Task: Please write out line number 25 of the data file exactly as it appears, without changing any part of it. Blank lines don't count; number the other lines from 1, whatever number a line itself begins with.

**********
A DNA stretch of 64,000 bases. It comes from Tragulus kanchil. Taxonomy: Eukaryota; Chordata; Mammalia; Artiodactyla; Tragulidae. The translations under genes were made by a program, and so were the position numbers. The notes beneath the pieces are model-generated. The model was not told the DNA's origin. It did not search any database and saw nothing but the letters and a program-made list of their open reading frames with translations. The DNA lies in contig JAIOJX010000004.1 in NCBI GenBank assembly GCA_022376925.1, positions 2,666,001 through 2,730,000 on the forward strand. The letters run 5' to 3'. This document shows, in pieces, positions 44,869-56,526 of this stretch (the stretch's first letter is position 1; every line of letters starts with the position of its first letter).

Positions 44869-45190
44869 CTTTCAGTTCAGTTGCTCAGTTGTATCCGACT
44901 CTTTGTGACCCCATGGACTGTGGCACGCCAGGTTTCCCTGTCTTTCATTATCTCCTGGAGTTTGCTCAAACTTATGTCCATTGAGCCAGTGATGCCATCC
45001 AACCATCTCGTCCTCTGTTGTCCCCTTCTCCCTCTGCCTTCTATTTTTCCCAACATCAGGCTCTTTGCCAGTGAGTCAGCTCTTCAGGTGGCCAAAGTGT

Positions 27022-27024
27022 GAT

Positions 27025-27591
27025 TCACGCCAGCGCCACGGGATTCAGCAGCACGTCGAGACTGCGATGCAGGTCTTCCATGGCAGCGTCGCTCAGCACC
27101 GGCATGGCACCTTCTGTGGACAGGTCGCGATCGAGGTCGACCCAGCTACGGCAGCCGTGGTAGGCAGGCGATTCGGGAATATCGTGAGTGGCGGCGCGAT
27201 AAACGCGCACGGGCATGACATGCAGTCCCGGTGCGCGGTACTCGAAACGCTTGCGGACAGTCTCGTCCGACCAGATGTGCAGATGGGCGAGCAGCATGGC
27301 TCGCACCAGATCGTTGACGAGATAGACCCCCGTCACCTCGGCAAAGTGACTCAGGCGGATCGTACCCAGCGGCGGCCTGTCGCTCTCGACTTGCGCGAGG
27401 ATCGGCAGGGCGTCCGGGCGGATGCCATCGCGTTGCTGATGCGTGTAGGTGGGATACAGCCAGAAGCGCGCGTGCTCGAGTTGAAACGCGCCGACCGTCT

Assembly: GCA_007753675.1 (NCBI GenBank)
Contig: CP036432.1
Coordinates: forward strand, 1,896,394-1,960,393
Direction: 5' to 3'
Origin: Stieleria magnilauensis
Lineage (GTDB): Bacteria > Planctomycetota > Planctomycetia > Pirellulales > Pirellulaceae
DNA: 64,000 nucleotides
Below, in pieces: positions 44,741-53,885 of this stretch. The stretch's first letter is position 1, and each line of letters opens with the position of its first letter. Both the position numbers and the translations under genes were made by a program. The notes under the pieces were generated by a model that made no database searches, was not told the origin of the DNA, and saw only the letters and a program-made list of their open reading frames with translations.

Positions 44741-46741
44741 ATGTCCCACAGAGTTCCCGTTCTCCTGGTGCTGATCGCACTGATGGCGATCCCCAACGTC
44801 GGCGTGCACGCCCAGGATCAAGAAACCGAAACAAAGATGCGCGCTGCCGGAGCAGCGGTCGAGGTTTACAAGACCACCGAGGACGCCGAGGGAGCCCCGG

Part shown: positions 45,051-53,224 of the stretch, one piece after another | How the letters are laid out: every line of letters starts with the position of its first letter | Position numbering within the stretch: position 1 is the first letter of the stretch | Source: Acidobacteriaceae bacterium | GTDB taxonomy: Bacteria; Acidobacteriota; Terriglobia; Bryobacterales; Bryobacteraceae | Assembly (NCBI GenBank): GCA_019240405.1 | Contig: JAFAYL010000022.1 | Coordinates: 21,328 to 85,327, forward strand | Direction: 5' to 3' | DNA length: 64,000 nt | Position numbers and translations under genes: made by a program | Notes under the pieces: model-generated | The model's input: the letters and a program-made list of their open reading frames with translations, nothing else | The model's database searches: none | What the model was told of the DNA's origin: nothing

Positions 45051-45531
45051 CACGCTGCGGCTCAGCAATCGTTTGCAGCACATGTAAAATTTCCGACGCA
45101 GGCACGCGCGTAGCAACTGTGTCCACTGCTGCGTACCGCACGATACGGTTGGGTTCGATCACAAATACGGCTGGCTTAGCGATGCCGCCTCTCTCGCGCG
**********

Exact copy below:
Part shown: positions 45,051-53,224 of the stretch, one piece after another | How the letters are laid out: every line of letters starts with the position of its first letter | Position numbering within the stretch: position 1 is the first letter of the stretch | Source: Acidobacteriaceae bacterium | GTDB taxonomy: Bacteria; Acidobacteriota; Terriglobia; Bryobacterales; Bryobacteraceae | Assembly (NCBI GenBank): GCA_019240405.1 | Contig: JAFAYL010000022.1 | Coordinates: 21,328 to 85,327, forward strand | Direction: 5' to 3' | DNA length: 64,000 nt | Position numbers and translations under genes: made by a program | Notes under the pieces: model-generated | The model's input: the letters and a program-made list of their open reading frames with translations, nothing else | The model's database searches: none | What the model was told of the DNA's origin: nothing